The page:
Hi:
Haskell' s way of random number generation is strange to me, but I know how to do that. I' d like to know how can I call random numbers generated on the screen inside a classic function. I mean, I need to know the way of calling random numbers (one different every time that I run) inside a function. Please, Could anybody help me? Thanks -------------- next part -------------- An HTML attachment was scrubbed... URL: http://www.haskell.org/pipermail/beginners/attachments/20090127/97ba2776/attachment.htm |
On Tue, 27 Jan 2009 21:33:45 -0600, Erick Gonz?lez <[hidden email]>
wrote: > Hi: > Haskell' s way of random number generation is strange to me, but I know > how to do that. I' d like to know how can I call random numbers generated > on the screen inside a classic function. I mean, I need to know the way of > calling random numbers (one different every time that I run) inside a > function. Please, Could anybody help me? > Thanks I'm not sure exactly what you're trying to get at, but if you were hoping to implement something like this: multiplyByRandom :: Int -> Int multiplyByRandom n = n * {- Get random number somehow -} That is not how things are done. Instead, you would do something like this: import System.Random (randomIO) multiplyByRandom :: Int -> IO Int multiplyByRandom n = do rand <- randomIO return (n * rand) When you said "classic function", did you mean pure function? http://en.wikipedia.org/wiki/Pure_function |
In reply to this post by Erick González
You need to store random generator seed somewhere and keep track of updated
value after calling randomness-related functions.You can try doing it manually, but what really fits here is monad that keeps track of that seed value. Good news is: there is already package with such monad on Hackage. In particular, try package MonadRandom ( http://hackage.haskell.org/cgi-bin/hackage-scripts/package/MonadRandom-0.1.3 ). If you have cabal-install, you can simply get it with "cabal install monadrandom" (and if you don't have cabal-install, you should get this wonderful tool right now!). There are some examples within the documentation here: http://hackage.haskell.org/packages/archive/MonadRandom/0.1.3/doc/html/Control-Monad-Random.html#1 All best Christopher Skrz?tnicki On Wed, Jan 28, 2009 at 04:33, Erick Gonz?lez <[hidden email]> wrote: > Hi: > Haskell' s way of random number generation is strange to me, but I know how > to do that. I' d like to know how can I call random numbers generated on the > screen inside a classic function. I mean, I need to know the way of calling > random numbers (one different every time that I run) inside a function. > Please, Could anybody help me? > Thanks > > _______________________________________________ > Beginners mailing list > [hidden email] > http://www.haskell.org/mailman/listinfo/beginners > > An HTML attachment was scrubbed... URL: http://www.haskell.org/pipermail/beginners/attachments/20090128/96e85197/attachment-0001.htm |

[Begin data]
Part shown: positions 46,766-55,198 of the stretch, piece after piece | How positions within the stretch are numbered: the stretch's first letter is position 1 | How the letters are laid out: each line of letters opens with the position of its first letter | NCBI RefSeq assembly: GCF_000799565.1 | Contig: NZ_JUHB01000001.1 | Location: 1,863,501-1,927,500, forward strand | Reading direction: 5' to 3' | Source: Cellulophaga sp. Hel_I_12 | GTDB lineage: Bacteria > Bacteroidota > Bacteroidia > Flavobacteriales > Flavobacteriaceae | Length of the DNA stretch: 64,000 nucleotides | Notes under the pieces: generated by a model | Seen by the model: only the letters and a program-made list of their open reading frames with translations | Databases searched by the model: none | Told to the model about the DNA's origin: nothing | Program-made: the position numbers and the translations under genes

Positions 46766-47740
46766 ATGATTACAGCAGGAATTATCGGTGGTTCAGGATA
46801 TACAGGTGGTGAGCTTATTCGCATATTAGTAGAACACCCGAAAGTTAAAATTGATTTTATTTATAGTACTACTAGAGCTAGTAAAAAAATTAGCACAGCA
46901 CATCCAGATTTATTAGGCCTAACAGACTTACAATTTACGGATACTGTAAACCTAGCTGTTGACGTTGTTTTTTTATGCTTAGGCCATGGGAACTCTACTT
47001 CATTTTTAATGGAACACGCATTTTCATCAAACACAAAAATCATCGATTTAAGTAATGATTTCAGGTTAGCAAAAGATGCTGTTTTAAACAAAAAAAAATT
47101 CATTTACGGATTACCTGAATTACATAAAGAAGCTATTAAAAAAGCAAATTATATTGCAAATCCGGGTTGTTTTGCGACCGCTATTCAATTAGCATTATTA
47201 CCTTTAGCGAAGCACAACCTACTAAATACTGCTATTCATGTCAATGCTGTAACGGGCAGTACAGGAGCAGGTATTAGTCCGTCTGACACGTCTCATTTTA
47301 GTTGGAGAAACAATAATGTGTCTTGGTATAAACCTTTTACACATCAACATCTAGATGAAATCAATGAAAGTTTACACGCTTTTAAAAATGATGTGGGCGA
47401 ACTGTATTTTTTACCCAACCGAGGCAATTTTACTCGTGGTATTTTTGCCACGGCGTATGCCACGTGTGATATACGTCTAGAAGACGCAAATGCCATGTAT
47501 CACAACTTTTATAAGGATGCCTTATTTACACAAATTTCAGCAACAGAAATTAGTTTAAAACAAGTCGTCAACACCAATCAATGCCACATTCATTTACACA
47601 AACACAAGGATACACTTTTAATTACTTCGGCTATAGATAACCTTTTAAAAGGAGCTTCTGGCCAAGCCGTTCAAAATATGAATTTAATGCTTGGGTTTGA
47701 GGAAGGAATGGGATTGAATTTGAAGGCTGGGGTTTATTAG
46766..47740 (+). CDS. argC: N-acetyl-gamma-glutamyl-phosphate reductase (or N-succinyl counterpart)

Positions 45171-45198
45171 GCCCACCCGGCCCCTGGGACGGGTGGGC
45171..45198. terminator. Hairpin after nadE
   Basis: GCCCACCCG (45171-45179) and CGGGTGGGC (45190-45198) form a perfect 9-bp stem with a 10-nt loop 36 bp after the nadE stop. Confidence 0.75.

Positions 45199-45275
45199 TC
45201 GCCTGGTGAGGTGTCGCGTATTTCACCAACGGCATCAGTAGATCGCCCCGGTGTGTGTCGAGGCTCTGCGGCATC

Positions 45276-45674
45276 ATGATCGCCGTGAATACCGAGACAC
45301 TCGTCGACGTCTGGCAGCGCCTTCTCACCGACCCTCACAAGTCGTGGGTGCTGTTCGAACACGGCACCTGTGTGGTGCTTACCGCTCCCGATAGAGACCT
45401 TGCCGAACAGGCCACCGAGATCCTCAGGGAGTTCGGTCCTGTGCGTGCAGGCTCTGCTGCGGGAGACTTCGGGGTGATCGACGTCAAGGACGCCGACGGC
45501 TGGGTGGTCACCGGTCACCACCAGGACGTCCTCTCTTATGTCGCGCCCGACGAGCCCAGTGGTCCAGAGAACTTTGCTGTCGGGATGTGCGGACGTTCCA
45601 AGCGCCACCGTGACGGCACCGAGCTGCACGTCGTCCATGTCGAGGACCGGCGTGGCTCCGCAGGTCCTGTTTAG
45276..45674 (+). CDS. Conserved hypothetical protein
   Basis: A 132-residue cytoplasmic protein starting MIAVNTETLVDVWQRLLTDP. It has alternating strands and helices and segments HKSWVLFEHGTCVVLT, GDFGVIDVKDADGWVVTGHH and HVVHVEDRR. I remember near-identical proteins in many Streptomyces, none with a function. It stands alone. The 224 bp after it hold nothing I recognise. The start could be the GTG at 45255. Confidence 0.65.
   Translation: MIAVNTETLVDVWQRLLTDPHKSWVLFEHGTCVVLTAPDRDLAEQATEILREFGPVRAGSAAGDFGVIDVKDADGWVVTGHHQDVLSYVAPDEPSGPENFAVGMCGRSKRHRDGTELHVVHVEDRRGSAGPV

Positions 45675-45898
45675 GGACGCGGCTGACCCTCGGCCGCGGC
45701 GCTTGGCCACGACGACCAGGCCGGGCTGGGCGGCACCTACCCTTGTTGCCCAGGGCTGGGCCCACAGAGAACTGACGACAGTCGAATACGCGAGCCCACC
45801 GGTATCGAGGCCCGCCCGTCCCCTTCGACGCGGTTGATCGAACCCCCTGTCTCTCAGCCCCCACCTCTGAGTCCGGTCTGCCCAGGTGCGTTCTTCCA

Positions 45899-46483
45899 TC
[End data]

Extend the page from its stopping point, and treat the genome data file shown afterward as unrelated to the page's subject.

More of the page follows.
In reply to this post by Erick González
On 28 Jan 2009, at 04:33, Erick Gonz?lez wrote: > Hi: > Haskell' s way of random number generation is strange to me, but I > know how to do that. I' d like to know how can I call random numbers > generated on the screen inside a classic function. I mean, I need to > know the way of calling random numbers (one different every time > that I run) inside a function. Please, Could anybody help me? There's a problem with doing this ? Haskell guarentees that no matter what (well, okay, not quite, but unsafePerformIO doesn't count), if you give the same arguments to a function, you'll get the same results. This is known as referential transparency. This is what gets us some of the biggest gains from the language (e.g. without it, we wouldn't be allowed to use our choice of non-strict evaluation order, we wouldn't be allowed to automatically parallelise, etc). So, how is this problem solved? In a couple of interesting ways. First is the way you've already seen, we can lock random number generation in a monad (usually the IO monad). What this does, is it guarentees that the same IO action will always be returned by the function, but when that IO action gets shoved into the runtime, it can do any non-referentially transparent thing it likes, but that's "okay", because we're out of haskell land. Understandably, this isn't the nicest way to do things, because it locks us in the IO monad, and in the evaluation of the action we lose all the advantages we had. Not only that, but the programming style is fairly imperative. So, we can think of a couple of ways round the restruction ? in order to give different outputs, we must have different inputs, so lets think about a couple of ways of doing that: Firstly, we can pass a 'seed' into our pure function with which to generate further random numbers. Secondly, we can use Haskell's ability to deal with infinitely large data structures, and pass in an infinitely long list of 'random' numbers. Here's the second one: main = do seed <- do something to generate a seed interact $ pureMain . randoms $ seed pureMain :: [Int] -> String -> String pureMain rs "jam" = show (take 20 rs) Hope that helps Bob -------------- next part -------------- An HTML attachment was scrubbed... URL: http://www.haskell.org/pipermail/beginners/attachments/20090128/96a913bb/attachment.htm |
In reply to this post by Erick González
Erick Gonz?lez wrote:
> Hi: > > Haskell' s way of random number generation is strange to me, but > I know how to do that. I' d like to know how can I call random > numbers generated on the screen inside a classic function. I mean, I > need to know the way of calling random numbers (one different every > time that I run) inside a function. Please, Could anybody help me? > Thanks Section 3.1 of http://en.wikibooks.org/wiki/Haskell/Understanding_monads explains how to work with random numbers in Haskell. Regards, apfelmus -- http://apfelmus.nfshost.com |
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